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July 3, 2014
Column #1,714
Supreme Court Supports Religious Freedom
By Mike McManus

“The Supreme Court has delivered one of the most significant victories for religious freedom in our generation,” exclaimed Tony Perkins, President of the Family Research Council.

“We are thankful the Supreme Court agreed that the government went too far by mandating that family business owners must violate their consciences under threat of crippling fines.”

What was the issue? For liberal columnist Ruth Marcus, the issue was “whether employers must offer contraception as part of their health care plans.”

Nonsense. That’s not the issue. Two companies – Hobby Lobby and Conestoga Wood Specialties – already offer 16 forms of contraceptives as part of their health care plans. However they objected to offering free “morning after pills” which would kill or abort a growing embryo. That violated their Christian consciences.

This week we celebrate the signing of the Declaration of Independence which opens with these immortal words: “We hold these truths to be self-evident, that all Men are created equal and are endowed by their Creator with certain unalienable rights, that among these are Life, Liberty and the Pursuit of Happiness.”

Life is the first right, and Liberty, the second.

That embryo has a right to life, in the view of the corporate owners – and of the U.S. Supreme Court, which voted 5-4 in their favor. The two families which owned the two companies were granted the liberty to refuse to pay for abortion-inducing drugs.

The Green family which owns Hobby Lobby and the Hahns, who own Conestoga, argued that the Religious Freedom Restoration Act (RFRA), passed almost unanimously by Congress in 1993, prohibits the “Government (from substantially burden(ing) a person’s exercise of religion even if the burden results from a rule of general applicability unless the Government demonstrates the application of the burden to the person –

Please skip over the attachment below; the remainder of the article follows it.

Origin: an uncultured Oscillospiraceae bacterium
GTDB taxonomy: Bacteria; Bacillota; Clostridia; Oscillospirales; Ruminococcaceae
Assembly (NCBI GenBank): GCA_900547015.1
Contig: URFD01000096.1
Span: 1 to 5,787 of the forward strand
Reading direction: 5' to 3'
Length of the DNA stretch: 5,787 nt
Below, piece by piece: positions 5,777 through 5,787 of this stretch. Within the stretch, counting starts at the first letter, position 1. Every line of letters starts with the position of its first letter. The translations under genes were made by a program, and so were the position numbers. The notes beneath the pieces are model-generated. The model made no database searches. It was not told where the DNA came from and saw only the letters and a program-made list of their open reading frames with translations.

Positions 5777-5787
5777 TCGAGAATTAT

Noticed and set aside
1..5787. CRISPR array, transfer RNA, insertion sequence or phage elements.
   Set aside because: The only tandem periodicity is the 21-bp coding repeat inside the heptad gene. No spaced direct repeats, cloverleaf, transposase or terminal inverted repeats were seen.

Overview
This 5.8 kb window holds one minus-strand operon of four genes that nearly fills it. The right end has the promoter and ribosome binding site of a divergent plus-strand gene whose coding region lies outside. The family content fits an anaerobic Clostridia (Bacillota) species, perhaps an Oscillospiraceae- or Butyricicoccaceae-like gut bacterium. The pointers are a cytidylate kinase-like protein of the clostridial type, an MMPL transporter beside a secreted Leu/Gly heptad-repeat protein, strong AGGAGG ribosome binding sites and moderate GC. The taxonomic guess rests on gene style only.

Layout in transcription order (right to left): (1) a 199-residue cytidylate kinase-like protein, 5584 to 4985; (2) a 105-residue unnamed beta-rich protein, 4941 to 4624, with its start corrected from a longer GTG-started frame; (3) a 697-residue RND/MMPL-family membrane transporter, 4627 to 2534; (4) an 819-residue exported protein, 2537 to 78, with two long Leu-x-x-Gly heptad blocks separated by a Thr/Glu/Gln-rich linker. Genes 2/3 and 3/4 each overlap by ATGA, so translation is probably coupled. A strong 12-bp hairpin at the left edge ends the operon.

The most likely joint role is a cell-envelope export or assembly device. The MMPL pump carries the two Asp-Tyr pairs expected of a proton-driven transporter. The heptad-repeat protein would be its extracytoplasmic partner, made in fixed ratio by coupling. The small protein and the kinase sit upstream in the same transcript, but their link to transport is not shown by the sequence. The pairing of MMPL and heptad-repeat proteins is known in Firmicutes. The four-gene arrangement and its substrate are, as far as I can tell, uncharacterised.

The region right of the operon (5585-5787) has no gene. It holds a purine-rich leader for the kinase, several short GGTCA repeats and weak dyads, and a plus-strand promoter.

“(1) is in furtherance of a compelling governmental interest; and

“(2) is the least restrictive means of furthering that interest.”

The Department of Health and Human Services argued that RFRA does not apply to the two closely-held for-profit corporations because they cannot “exercise …religion.” The Supreme Court stated that HHS offered “no persuasive explanation for this conclusion.”

Further, the Court argued that the HHS mandate “substantially burdens the exercise of religion. It requires the Hahns and Greens to engage in conduct that seriously violates their sincere religious belief that life begins at conception. If they and their companies refuse to provide contraception coverage, they face severe economic consequences: about $475 million for Hobby Lobby and $33 million per year for Conestoga.”

“And if they drop coverage altogether, they could face penalties of roughly $26 million for Hobby Lobby, $1.6 million for Conestoga,” said the Court in an opinion written by Justice Samuel Alito.

The companies do not want to drop coverage. In fact, the Court noted they “have religious reasons for providing health insurance coverage for their employees.”

“The Court assumes that the interest in guaranteeing cost-free access to the four challenged contraceptive methods is a compelling governmental interest, but the Government has failed to...satisfy RFRA’s least restrictive means standard test.”

For example, the Court said HHS could “assume the cost of providing the four contraceptives to women unable to obtain coverage due to their employer’s religious objection.”

Finally, the Court noted that HHS “has effectively exempted certain religious nonprofit organizations” from facing those onerous fines, by allowing their insurance companies to offer the coverage.

However, the Little Sisters of the Poor and 50 other religious groups are suing HHS over the mandate. Archbishop Joseph Kurtz, President of the U.S. Conference of Catholic Bishops said that “justice prevailed” in the Court’s decision, adding that Catholic charities, hospitals and schools oppose the mandate “as a burden on their religious exercise.” They hope their cases “will prevail as well.”

On the same day the Supreme Court released its opinion, the Eleventh Circuit Court of Appeals granted temporary relief to the Eternal Word Network so it would not be forced to provide contraceptives and abortion-inducing drugs. Other federal courts granted similar relief to eight other religious groups.

Justice Ruth Bader Ginsburg wrote a dissenting opinion on behalf of two other female justices and one male justice - that criticized “a decision of startling breadth” that corporations “can opt out of any law…they judge incompatible with their sincerely held religious beliefs.”

She disagreed with the majority’s “accommodation of a for-profit corporation’s religious beliefs no matter the impact that accommodation may have on third parties who do not share the corporation owners’ religious faith – in these cases, thousands of women employed by Hobby Lobby and Conestoga.”

However, polls show that 50% to 53% of American women believe “morning after” pills are immoral.

“Justice prevailed.”

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